A month later, Col. Danville Leadbetter, commanding Confederate forces in the Northeast Tennessee area, reported to Adjutant Gen. Samuel Cooper in Richmond that “Capt. McClellan, of the Tennessee cavalry, stationed by me at Elizabethton, reports that Carter County is becoming very quiet, and that, with the aid of a company of infantry, he will enter Johnson County and disarm the people there.”

Col. Leadbetter then closed with, “The execution of the bridge burners is producing the happiest effect. This, coupled with great kindness towards the inhabitants generally. Inclines them to quietude. Insurgents will continue for yet a while in the mountains, but I trust that we have secured the outward obedience of the people.”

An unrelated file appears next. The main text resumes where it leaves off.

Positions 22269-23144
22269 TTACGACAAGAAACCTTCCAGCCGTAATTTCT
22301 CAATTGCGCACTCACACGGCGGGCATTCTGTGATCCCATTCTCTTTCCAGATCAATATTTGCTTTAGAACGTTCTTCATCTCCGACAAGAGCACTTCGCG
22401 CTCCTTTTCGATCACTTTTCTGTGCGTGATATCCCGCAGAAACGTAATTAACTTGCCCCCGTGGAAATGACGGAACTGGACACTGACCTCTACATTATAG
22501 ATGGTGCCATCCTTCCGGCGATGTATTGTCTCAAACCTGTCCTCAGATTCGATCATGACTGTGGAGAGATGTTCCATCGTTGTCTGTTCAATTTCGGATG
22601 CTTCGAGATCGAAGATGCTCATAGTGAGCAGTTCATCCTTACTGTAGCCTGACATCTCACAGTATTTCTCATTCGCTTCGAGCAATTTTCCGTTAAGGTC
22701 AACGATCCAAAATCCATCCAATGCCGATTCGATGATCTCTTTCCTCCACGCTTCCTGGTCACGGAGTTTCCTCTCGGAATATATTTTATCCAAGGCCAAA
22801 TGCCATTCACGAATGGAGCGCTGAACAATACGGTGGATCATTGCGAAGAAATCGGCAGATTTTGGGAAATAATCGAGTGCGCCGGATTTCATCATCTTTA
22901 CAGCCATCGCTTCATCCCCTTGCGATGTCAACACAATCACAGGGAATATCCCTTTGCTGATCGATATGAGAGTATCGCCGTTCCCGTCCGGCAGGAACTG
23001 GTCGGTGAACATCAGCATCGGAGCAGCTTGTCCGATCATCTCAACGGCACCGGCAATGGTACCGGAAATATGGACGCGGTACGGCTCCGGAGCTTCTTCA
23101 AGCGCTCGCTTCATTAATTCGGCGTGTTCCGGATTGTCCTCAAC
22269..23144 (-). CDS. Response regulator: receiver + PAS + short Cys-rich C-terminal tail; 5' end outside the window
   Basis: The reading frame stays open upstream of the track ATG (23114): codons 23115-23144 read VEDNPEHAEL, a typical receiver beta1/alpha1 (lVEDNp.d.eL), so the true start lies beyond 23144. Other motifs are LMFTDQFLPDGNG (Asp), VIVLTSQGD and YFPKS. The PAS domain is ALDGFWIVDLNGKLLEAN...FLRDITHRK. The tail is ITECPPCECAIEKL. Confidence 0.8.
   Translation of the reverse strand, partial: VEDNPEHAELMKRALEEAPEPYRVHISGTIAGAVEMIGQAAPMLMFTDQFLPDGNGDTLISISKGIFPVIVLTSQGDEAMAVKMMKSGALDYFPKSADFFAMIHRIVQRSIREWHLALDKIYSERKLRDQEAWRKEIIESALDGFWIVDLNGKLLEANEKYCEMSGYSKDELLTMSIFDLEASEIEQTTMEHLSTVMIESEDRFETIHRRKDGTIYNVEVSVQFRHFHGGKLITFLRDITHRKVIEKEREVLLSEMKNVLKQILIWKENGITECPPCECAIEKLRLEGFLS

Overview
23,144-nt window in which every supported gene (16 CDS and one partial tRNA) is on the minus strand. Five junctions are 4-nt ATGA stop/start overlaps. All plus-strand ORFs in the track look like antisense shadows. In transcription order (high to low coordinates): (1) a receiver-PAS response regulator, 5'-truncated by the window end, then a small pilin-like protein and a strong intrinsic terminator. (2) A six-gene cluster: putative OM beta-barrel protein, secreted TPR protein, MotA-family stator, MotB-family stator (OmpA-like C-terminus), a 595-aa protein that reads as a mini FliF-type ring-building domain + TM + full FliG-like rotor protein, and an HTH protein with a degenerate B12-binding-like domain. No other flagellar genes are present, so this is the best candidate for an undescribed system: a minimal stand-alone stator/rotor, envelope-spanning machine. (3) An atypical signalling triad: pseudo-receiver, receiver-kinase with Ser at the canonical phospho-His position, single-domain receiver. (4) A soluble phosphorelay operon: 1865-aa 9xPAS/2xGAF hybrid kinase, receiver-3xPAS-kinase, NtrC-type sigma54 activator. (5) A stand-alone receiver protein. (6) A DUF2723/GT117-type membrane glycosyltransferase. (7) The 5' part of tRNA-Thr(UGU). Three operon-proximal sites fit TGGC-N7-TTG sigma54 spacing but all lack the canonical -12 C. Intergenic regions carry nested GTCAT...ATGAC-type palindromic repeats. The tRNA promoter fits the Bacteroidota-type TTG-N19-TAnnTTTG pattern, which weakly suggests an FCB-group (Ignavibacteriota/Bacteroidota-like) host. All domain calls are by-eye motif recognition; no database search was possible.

The truth was that the men of East Tennessee had slipped away through the mountains into Kentucky, where 30,000 of them were organizing into regiments and brigades of infantry, cavalry and batteries of artillery for their return.

One last note

The map of East Tennessee on President Lincoln’s office wall that I wrote about in part one would stay there until 1863. It was then that Gen. Oliver O. Howard stopped by to visit the president before joining Gen. U.S. Grant in Chattanooga.

The president and Gen. Howard were looking at the general’s map of East Tennessee and talking about what was to be done when Lincoln realized that his map on the wall was better than Howard’s.

Without hesitation, Lincoln took down his map and gave it to Howard and put the general’s map on the wall.

So Lincoln’s map helped to fulfill his wish for the liberation of East Tennessee. It was just a couple of years later than he had hoped.

Ned Jilton II is a page designer and photographer for the Times News as well as the writer of the “Marching with the 19th” Civil War series. You can contact him at njilton@timesnews.net.